This indoor operation is housed in a 46,000 square foot building in Plymouth and uses 25,000 square feet of the space for cannabis cultivation. Six grow rooms and 6,440 square feet of flowering canopy, featuring two to three tiers of vertical racking are contained within a structure built in 1969 and retrofitted in 2017.
LED lighting is used throughout the facility. Each 660 watt fixture serves 16 square feet of canopy module. This works out to 41 watts per square foot, which is less than the 50 watts per square foot limit in 935 CMR 500.120 (11)(b) for a Tier 2 cultivation facility. As shown in the table below, using LED light fixtures saves Triple M over $57,000 a year on their utility bills from both energy usage (kWh and therms) and demand (kW) savings.
Room lighting is staged on and off at different times to provide an even electric load so that no more than half of the light fixtures for cultivation are on at a time, further reducing peak demand. Automatic dimming controls are used to modulate output, which can be an important capability for LED light fixtures.
The cultivation areas of the facility are served by several air handling units (AHUs) that operate with ~1% outside air and do not use economizer due to strict CO2 management procedures. One AHU serves each grow room, and there are separate units used for drying and trimming areas. The AHUs are connected to a central heating and cooling plant served by two 800 MBH condensing boilers and a high performance 200-ton natural-gas-driven chiller with heat recovery. The facility uses a natural gas-fueled backup generator if the facility experiences electricity outages.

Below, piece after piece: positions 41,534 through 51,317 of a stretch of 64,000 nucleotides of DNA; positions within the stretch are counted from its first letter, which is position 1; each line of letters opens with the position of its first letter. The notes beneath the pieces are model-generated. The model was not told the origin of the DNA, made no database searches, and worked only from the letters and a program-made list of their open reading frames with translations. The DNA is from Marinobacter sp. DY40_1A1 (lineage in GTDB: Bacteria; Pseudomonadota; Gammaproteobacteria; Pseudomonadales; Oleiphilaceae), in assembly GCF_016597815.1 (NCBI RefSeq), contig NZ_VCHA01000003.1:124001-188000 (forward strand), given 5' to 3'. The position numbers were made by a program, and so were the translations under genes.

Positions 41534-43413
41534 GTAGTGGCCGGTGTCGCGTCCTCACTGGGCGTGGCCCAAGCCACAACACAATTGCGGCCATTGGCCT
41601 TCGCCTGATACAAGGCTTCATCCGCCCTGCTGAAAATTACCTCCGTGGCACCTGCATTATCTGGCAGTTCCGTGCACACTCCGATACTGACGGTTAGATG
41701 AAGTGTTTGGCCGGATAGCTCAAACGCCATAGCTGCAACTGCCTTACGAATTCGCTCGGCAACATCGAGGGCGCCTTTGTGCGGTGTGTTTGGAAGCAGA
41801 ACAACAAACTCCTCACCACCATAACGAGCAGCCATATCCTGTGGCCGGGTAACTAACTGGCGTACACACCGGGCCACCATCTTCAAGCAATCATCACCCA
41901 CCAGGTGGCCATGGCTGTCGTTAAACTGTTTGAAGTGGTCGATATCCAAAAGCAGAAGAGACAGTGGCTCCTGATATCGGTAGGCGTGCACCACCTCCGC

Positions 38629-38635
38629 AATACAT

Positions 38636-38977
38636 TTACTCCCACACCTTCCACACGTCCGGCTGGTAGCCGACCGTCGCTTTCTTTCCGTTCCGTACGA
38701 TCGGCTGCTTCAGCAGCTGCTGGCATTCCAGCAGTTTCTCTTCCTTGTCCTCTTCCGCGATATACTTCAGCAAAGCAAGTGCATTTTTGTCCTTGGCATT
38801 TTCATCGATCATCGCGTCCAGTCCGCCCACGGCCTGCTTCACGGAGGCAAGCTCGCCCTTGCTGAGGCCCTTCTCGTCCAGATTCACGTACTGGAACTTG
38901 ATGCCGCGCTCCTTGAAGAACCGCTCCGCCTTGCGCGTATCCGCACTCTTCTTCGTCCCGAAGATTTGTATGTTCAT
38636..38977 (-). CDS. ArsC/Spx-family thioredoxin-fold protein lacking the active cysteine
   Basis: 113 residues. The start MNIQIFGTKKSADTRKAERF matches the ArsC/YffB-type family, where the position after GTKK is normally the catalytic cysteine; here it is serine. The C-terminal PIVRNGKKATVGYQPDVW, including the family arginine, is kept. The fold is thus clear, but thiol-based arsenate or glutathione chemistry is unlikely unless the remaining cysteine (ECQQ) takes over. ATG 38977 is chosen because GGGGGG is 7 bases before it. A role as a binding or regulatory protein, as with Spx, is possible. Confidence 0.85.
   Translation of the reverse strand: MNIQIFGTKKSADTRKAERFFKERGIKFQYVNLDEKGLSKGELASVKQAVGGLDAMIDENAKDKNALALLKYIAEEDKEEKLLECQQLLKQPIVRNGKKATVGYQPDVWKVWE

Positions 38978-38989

Triple M uses a building automation system to monitor operations and control their HVAC equipment including their air handling units, rooftop units, chilled water, boiler, and CO2 systems.
The facility follows a water use policy based on the Cannabis Control Commission’s “Best Management Practice for Water Use” publication. A drip watering system feeds directly into each plant using an automatic schedule, and lines are inspected daily to identify and repair leaks. Water is reclaimed from the dehumidification system to be reused for watering.
The cultivator worked with their utility to receive incentives for various energy conservation measures (ECMs) when they renovated their facility. The building is served by Eversource, and has a blended rate of around $0.13 per kWh and $0.99 per therm.
The table below is a summary of information from the engineering study conducted by Eversource for five of the ECMs involved in the horticultural lighting and HVAC systems serving cultivation spaces in the building. The payback periods shown in the table do not include utility incentives and just show the effect of annual utility bill savings.
Before utility incentives, ECM #1 (LED grow lights) would pay back in under four years. After incentives, the project could pay back much more quickly, which is a great reason to work with efficiency utility representatives to assess projects for potential support and further improve payback periods.